Sure, this Halloween you can go to the costume shop and buy expensive, perfect replicas of your child’s favorite character, but making costumes at home is part of the fun. If you are the least crafty person on the planet — next to me — there are some fun ideas that are easy to make, meaning your children can do most of the work.
The trick is starting early, so the paint is dry before they head out hunting for treats. Here are some ideas to get your creative juices flowing. Thanks to the internet, you can find images for almost anything you can imagine.
For the video game lover, pick a favorite character. I usually try to steer my son toward a highly recognized character, otherwise he is disappointed when house after house asks, “Who are you?” But older kids may enjoy being an obscure character that only their friends understand.
• Mario and Luigi. These costumes require: overalls, a T-shirt and matching hat (red for Mario, green for Luigi), white gloves, and a bushy moustache. You can easily make and tape onto the hats the M or L logo. If your child no longer wears overalls, you can usually locate an inexpensive pair at the local thrift shop.
• Wii remote. You can use a box and paint it white, then draw on the logo and the buttons. Use a narrow box. For a smaller child, you could use a large, white T-shirt and draw the buttons and logo with fabric paint.
• Minecraft. This very popular game is based on building a world from blocks, so it lends itself to easy costumes. The costume could simply be the block head made from a box and an outfit that looks vaguely like the character you are emulating. Yes, you can purchase a Creeper or a Steve head, but all you need is a square box. Cut out eyes and a mouth and draw the face with paint or markers. My 11-year-old quickly made himself a Steve character head with supplies in the garage when I said “no” to paying good money for a cardboard box.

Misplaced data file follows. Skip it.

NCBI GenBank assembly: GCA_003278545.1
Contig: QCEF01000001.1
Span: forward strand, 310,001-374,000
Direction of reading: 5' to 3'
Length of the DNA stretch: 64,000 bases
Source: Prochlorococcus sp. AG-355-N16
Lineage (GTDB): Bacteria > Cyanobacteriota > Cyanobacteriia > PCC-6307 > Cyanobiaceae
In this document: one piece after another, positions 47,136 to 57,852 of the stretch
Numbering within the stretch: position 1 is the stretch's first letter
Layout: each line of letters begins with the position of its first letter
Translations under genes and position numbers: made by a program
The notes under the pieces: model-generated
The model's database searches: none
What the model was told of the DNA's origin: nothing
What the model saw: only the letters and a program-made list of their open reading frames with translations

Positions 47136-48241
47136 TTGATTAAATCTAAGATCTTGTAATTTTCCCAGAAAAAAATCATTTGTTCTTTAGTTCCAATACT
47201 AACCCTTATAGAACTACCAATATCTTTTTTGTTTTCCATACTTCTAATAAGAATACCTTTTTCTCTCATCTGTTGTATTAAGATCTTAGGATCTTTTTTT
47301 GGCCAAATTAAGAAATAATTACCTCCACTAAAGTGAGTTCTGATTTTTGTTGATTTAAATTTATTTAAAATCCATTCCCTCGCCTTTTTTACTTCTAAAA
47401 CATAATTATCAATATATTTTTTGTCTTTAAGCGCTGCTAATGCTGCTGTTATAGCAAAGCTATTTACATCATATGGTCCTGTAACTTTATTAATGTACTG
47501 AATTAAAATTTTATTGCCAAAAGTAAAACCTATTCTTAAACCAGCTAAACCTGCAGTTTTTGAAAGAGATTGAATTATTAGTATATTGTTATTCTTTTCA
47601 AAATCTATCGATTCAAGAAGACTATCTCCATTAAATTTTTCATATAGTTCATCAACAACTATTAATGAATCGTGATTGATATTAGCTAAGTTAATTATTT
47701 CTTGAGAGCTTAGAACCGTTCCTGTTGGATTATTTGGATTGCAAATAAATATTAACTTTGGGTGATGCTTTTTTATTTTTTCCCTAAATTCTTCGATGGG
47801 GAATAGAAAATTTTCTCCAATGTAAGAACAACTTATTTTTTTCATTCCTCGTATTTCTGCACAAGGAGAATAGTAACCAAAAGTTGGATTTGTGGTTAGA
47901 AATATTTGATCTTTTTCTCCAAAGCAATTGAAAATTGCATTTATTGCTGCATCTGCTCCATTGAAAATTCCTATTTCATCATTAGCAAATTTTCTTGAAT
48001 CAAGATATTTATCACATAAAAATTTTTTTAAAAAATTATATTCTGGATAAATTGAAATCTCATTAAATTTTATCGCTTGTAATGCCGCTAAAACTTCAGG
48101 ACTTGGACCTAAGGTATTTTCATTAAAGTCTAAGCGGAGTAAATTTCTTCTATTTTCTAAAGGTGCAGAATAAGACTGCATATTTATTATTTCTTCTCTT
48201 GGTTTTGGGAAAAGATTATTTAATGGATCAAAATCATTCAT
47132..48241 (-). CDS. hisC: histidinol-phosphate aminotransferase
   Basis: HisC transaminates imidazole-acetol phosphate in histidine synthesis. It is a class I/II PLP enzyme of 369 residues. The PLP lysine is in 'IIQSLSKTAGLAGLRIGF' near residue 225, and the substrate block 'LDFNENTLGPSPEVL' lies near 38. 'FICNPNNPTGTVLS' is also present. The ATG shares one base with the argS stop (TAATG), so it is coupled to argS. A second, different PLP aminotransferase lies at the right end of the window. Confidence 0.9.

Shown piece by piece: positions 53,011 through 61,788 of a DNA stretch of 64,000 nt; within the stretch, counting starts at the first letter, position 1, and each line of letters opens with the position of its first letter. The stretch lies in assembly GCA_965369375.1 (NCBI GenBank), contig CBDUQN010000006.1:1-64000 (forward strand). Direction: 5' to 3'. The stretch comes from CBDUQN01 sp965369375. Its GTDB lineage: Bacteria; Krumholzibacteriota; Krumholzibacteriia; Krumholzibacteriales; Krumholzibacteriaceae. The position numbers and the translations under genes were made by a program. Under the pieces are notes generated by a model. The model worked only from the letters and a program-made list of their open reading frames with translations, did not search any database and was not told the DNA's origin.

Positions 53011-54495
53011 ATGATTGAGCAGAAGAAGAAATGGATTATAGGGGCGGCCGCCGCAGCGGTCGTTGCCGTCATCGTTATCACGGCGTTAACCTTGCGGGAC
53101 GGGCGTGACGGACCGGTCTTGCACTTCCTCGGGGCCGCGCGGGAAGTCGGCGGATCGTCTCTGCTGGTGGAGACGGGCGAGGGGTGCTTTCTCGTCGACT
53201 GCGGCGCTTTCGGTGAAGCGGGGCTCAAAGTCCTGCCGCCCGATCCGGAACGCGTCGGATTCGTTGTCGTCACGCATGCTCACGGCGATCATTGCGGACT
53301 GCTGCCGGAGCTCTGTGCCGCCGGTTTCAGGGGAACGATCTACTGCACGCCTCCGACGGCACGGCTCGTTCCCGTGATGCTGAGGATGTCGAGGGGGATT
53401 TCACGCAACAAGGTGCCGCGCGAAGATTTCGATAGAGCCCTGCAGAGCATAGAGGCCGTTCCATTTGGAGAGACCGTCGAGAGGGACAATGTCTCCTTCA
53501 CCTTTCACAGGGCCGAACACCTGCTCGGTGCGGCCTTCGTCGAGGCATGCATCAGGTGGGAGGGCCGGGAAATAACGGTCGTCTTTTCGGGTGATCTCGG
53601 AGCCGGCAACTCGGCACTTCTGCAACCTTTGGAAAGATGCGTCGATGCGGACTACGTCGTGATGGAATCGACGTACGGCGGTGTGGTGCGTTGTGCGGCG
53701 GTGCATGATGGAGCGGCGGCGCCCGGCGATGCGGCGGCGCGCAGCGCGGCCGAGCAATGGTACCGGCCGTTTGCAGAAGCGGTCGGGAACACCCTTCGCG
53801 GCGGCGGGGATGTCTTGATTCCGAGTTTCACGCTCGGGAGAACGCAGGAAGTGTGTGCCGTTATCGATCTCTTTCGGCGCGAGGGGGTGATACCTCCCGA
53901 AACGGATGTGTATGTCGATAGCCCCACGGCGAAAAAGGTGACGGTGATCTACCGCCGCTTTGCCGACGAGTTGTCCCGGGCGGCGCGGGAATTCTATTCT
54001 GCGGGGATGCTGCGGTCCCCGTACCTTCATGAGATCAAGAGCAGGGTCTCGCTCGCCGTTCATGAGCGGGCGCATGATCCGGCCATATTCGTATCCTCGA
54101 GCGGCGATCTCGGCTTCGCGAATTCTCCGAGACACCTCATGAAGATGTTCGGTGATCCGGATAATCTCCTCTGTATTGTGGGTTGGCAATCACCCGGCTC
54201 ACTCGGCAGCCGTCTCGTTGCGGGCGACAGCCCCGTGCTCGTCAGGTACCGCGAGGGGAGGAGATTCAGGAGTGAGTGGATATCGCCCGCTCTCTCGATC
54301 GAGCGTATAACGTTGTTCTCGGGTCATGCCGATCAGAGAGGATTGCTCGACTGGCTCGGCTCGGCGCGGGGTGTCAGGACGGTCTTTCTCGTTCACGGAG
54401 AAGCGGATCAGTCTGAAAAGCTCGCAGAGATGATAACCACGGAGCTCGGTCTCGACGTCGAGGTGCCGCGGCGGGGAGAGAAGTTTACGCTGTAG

You can also make an entire body out of boxes painted to match the character, just be sure your child can walk and climb stairs in the getup. You can buy the pickaxe needed to mine in the game, but again, some foam board or cardboard and markers will do just fine.
Even if you are not a Mac family, the “i” devices make for fun, easy costumes.
• iPod. You need a slim, long box. Paint it black, or cover with black tape. On the front screen area, your child can draw on his favorite apps, or even print the icons and stick them on. Arms, legs, and head stick out from the iPod body, or your child can be inside the box, so that he is in the screen area acting as if he is in a You Tube video. If you want a coordinating costume, maybe you can go as the older, original iPod that your child may not recognize — you remember, the ones with the circle (aka scroll wheel) on the front.
• Mac computer. Another easy box costume, painted silver or covered with duct tape. The simple apple icon is easy to print on the front.
• iPad and iPad mini. These two would make a cute matching ensemble for an older and younger child. You use the same idea as the iPod with the apps, just use boxes shaped more like the iPad. You can get clever and design your own apps and see if anyone notices.
Test out costumes at least a week beforehand, so you can make any adjustments. Remember to make costumes that are easy to walk in, see in, and be seen. A flashlight or reflective tape is always a nice, safe final touch.
Sue LeBreton is a writer and mother of a tween and a teen. She loves watching them create interesting Halloween costumes and tries to limit her role to cheering on their efforts.
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